With a Pioneer BDP-51FD connected to the LX51's HDMI input, we played the Blu-ray version of 300 and the Pioneer delivers a breathtaking rendition of its Dolby TrueHD track. It has the punch and power to turn the film's brutal battle scenes into a truly visceral experience, with the clanking swords, furious effects and stirring score pumped out with real aplomb.
What's more, the speed and drive with which it zips from effect to effect is stunning and makes for a truly thrilling listen, but it remains in steadfast control at all times. The soundstage never feels muddy or boxed in - it's admirably open and expansive, and with more intimate dialogue-driven scenes, the Pioneer renders speech with effortless clarity.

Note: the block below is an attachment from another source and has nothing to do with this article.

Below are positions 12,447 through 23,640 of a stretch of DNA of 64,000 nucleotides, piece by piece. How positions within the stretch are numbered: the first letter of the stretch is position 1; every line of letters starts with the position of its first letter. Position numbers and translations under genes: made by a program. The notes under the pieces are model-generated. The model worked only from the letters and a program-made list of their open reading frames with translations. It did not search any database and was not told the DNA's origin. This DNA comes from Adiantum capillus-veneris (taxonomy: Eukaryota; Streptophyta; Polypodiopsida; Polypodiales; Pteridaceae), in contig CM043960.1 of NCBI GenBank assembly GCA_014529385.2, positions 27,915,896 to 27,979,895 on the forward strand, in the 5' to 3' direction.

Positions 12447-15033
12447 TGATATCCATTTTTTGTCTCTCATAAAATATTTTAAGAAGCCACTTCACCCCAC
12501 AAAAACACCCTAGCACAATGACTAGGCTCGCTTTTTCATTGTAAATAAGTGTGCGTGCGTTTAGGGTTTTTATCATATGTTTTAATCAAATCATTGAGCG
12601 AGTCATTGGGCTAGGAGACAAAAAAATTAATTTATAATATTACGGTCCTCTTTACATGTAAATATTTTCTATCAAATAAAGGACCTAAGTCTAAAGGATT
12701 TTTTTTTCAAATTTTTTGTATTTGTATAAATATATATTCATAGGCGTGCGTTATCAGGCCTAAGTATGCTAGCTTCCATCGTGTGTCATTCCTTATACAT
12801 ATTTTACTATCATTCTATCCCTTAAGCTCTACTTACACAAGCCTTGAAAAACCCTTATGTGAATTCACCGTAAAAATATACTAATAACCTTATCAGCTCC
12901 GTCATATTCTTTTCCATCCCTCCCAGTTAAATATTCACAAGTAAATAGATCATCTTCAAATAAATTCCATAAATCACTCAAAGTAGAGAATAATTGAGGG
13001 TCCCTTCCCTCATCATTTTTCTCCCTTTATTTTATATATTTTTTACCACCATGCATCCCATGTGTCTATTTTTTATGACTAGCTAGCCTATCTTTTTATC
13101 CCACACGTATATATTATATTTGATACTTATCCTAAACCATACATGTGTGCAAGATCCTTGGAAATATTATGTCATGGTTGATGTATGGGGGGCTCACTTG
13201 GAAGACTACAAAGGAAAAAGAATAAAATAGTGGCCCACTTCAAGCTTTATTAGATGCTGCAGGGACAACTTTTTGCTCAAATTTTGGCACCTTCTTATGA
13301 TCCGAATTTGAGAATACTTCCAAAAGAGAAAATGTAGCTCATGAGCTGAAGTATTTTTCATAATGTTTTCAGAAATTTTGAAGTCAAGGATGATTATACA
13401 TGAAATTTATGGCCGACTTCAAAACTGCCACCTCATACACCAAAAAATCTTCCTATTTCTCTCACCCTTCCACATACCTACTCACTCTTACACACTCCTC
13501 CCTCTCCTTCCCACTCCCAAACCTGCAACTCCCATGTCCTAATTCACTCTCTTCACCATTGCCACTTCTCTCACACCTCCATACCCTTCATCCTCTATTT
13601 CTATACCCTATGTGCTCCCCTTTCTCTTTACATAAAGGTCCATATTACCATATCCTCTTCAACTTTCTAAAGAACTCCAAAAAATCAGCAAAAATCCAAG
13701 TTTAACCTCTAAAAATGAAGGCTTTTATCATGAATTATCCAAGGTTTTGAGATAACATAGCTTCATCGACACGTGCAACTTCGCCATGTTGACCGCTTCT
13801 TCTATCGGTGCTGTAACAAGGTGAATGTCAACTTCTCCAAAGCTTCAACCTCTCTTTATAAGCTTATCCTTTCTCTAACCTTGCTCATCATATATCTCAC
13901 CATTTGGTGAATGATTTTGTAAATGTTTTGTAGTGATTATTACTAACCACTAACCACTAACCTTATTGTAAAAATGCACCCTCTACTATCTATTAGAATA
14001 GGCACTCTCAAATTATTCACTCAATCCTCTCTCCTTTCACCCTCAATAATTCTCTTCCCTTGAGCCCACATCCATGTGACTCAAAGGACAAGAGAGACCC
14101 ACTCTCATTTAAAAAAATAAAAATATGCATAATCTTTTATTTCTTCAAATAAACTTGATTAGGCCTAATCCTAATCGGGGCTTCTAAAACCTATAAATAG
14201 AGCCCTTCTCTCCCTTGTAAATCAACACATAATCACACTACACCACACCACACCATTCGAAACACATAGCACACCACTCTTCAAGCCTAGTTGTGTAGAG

The LX51 ekes out every last bit of detail from the disc too, reproducing even the subtlest background sounds with pin-sharp clarity and adding an extra hint of gruesome detail to the sound of spears squelching through flesh. High-frequencies are amazingly crisp but never sound harsh or bright, while at the other end of the spectrum the bass is full bodied but extremely well controlled.
The LX51 is also tremendously musical, gracing delicate jazz CDs with a deftness of touch that you wouldn't have thought possible after hearing it pound the hell out of 300. But it also does a classy job with up-tempo material like John Legend's Evolver, relaying its rhythms with plenty of vigour.
Pioneer has plenty of wildly expensive high-end receivers under its belt that deliver benchmark audio performance, but the VSX-LX51 is proof that the company can also work wonders at a lower price point. Film soundtracks sound fantastic, music is a real treat and the unit is packed with more features than you'll probably ever use. If we're being picky, we're not convinced that the Pioneer shows enough of an improvement over cheaper amps like the Marantz SR6003 to justify the extra cost, but that's a minor criticism - if you go for the Pioneer we guarantee that you won't be disappointed.